Necessity is the mother of invention.
Everyone is well aware off the sorry state of affairs for server security along with the related compromise of the perimeter of the network. Gartner recently predicted that 75% of enterprises will be infected by bots by the end of THIS year. Yet no one is shocked. My how the world of network security has changed as we get increasingly interconnected and hackers get increasingly sophisticated.
I suspect that at least half of the few thousand who read this column will have received at least one “you’ve been breached” notice. Whether the data was on a laptop, stolen via a hack attack or sold by a frustrated employee the effect is the same. Your identity is exposed. It is a sad reality that we accept these exposures as a part of our increasingly interconnected and commercial lives.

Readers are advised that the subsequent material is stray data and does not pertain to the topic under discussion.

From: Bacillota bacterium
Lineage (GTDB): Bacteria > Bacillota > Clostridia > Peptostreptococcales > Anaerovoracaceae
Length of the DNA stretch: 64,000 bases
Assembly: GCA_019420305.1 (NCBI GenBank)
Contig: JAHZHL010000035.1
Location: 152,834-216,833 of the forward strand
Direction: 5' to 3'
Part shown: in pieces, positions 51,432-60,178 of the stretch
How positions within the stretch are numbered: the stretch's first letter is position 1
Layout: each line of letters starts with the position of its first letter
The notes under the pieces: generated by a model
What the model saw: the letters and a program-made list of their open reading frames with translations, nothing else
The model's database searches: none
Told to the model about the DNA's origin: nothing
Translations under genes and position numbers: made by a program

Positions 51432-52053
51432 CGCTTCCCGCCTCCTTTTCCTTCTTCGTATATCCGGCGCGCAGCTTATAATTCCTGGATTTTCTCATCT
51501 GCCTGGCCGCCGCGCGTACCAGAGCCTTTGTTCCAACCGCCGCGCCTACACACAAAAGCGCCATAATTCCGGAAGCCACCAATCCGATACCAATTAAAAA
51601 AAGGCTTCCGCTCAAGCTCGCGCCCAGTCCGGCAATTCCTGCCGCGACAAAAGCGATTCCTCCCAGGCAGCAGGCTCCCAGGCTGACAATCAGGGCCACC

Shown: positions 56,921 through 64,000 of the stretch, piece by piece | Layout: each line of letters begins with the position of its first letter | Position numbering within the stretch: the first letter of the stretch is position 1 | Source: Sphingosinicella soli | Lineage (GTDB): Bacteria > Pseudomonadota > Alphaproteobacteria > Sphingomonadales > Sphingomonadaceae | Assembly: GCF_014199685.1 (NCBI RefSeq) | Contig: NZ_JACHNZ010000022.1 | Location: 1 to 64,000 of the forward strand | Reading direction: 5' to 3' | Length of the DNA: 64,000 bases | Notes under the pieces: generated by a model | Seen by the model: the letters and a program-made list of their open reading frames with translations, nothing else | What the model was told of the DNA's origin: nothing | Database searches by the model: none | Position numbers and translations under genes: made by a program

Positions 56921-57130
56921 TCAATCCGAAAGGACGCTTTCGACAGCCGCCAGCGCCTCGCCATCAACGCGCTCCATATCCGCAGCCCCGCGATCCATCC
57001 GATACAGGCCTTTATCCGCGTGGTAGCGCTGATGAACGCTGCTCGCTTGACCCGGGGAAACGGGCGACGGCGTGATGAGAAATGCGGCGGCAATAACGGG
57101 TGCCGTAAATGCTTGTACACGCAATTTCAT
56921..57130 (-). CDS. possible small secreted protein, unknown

Like the boiling frog syndrome, as long as the water warms at a slow pace, we can be a very flexible lot and tolerate once intolerable realities (like invasion of privacy now going commercial). With every breach announcement, every letter we become accustomed to being violated. Our household was hit with three “you’ve been had” letters over the last 12 months. Yet things are bound to get worse before they get better.
Hackers have started to focus more on sophisticated server and database attacks capable of circumventing signature-based network defenses by leveraging a network’s permeable application and protocol layers. These layers contain patchworks of (attack) vectors often hidden from the view of traditional network security systems operating at low layers (like packet inspection and pattern matching). They are the network’s equivalent of dark, secret alleyways and hidden passages around walls and checkpoints, covertly navigable by anyone with specialized knowledge and access.